Opinion: A Vote for 2D

Why I’m bullish on QR codes as a marketing tool

Jimmy Matorin

The jury is still out on QR codes and their effectiveness as a new marketing tool. Personally, I am bullish about QR codes, specifically their potential as another marketing touch point that further facilitates consumer engagement, despite how inefficiently a majority of companies initially executed them.

But thanks to trial and error, many leading brands have proven the value of using QR codes as a tactic within their integrated marketing campaigns. I have a number of favorites. But first, a brief history lesson.

QR codes were originally developed by the Japanese automotive industry back in 1994. Relevant manufacturing information was encoded on two-dimensional codes that were then scanned to track automotive parts.

As smartphones began to increase their penetration of the mobile-phone market, marketers spotted the potential for using QR codes to instantly engage their consumers. One of the first pioneers was Dick’s Sporting Goods. The company flashed a code in the Dallas Cowboys Stadium back in 2009 during a college football game. The code directed potential consumers to their mobile site for an exclusive offer of $10 off a purchase of $50 or more.

Ford also was an early adopter, using QR codes at the South by Southwest Conference and on its New York Times ads in 2010 for the Ford Fiesta. In Europe, both Coca-Cola and Pepsi began using codes on their cans for numerous special promotions. From there, as if overnight, everyone jumped on the QR code bandwagon.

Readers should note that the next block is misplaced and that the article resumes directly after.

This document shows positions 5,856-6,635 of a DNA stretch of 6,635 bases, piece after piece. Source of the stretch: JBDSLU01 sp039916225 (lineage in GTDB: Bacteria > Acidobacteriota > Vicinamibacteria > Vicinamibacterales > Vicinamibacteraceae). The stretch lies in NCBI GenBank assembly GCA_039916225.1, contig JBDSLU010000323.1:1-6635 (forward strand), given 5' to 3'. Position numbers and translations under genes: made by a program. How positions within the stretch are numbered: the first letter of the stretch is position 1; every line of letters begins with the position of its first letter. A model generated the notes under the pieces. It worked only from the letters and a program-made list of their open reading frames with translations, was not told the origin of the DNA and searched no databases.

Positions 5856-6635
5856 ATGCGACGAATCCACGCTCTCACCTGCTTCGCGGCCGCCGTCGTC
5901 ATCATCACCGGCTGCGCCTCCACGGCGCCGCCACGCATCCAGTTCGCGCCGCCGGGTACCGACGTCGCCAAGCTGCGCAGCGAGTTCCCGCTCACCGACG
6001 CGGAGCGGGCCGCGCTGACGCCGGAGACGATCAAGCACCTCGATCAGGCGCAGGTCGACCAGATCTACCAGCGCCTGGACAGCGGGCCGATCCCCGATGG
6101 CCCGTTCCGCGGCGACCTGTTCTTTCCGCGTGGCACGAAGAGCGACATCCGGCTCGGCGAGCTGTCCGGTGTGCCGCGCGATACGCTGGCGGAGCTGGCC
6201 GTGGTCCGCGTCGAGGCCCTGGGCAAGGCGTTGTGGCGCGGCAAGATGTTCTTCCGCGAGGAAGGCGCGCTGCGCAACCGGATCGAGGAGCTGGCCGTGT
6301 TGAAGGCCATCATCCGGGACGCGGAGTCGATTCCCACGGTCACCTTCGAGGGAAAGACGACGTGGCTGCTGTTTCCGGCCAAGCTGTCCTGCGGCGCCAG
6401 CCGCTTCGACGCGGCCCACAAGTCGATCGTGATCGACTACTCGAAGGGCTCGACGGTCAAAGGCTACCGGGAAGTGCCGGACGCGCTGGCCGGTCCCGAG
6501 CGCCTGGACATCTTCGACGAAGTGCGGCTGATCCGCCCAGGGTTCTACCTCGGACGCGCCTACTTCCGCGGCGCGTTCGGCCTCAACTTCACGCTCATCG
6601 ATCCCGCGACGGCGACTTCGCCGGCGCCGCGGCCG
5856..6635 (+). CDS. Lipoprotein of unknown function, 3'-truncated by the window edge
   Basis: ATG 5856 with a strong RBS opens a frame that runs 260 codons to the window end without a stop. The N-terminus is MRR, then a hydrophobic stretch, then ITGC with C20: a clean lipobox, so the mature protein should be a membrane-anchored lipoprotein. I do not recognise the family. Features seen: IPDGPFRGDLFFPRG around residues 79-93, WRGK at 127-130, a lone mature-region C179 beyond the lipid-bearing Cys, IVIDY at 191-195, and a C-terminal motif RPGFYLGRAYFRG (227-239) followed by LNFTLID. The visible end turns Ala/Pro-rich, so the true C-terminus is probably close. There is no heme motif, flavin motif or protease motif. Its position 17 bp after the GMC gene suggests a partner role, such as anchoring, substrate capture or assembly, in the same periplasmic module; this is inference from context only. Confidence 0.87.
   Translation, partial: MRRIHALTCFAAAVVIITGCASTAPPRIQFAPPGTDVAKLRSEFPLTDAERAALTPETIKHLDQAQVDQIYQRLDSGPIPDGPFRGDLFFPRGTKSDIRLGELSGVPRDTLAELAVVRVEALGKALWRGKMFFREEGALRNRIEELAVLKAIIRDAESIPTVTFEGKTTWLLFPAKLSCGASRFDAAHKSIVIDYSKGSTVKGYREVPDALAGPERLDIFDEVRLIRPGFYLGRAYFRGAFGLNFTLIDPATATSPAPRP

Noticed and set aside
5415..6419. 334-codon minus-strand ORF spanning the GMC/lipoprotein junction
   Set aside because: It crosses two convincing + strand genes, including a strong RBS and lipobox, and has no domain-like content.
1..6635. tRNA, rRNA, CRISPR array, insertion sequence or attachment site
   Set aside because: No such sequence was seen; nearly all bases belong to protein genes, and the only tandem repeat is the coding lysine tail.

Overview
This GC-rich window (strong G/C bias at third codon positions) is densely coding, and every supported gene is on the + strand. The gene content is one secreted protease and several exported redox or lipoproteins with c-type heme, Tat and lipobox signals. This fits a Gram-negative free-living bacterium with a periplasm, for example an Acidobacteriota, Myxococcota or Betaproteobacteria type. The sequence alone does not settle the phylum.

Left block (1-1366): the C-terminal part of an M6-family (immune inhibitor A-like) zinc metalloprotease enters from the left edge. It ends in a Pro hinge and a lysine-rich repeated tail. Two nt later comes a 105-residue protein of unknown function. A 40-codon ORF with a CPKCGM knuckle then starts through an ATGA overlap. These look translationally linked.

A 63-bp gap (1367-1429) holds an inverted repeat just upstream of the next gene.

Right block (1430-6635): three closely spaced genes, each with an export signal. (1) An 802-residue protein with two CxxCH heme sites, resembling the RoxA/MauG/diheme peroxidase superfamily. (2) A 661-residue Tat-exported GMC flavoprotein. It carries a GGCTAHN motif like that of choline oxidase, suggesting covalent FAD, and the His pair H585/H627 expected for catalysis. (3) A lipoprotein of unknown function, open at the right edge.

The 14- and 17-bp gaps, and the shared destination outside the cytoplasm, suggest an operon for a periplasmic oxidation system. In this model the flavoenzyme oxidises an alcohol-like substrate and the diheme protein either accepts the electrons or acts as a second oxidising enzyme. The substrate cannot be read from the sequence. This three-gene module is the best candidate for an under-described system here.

Following is my short list of the best use of QR codes this year.

1. Walmart and Procter & Gamble. One of the mobile-marketing publications I follow posts a quarterly top 10 list, and I recently voted for Walmart’s partnership with Procter & Gamble in New York and Chicago. The company placed codes on bus shelters and special P&G tour trucks, directing people to Walmart’s mobile site, where they could buy nine limited editions of popular items including Bounty paper towels and Pampers Cruisers.

There are three reasons I think this was a great campaign: First, they intercepted potential shoppers with the codes at bus shelters. Second, they used the marketing principle of exclusivity by offering limited-edition products. And finally, the tour trucks also gave out samples. Everyone loves freebies!

2. Peapod. Peapod currently uses QR codes in two markets at commuter train shelters to create a virtual supermarket. Consumers download the Peapod app via QR code, then can “shop” by scanning the bar codes of products on the ads. In Philadelphia, the first test market, Peapod reported that nine out of 10 code users reordered groceries in the first three months.

3. Yonanas and Exmouth. Obscure but clever, two food product placements piqued my interest this past year. The first was for Yonanas. Who? In September Yonanas, which manufacturers a kitchen tool that turns frozen bananas into a soft-serve-like dessert, placed stickers with codes on bananas in the produce sections of supermarkets to demonstrate and promote the dessert maker.

The other clever code placement was executed by the Exmouth Mussel Co. in England. It placed codes on its packages that linked consumers to a series of educational videos about how its mussels are harvested—connecting the consumer to the product in a meaningful way.

ScanLife, a global leader in mobile connection solutions, just reported a 23% increase in use of QR codes in the second quarter of 2012 vs. the first quarter, and a 78% increase when compared to fourth-quarter 2011. Another mobile marketing company, NeoMedia, reported in October that QR codes have grown by nearly 120% vs. a year ago.

 ‘Tis the season to engage the consumer, and savvy retailers should implement creative, strategic QR code campaigns this holiday season to drive their overall sales. 

Jimmy Matorin offers more than 30 years of broad business experience. For the past 17 years, he has been the leader of SMARTKETING, an innovative marketing resource company specializing in the foodservice channel, based in Philadelphia.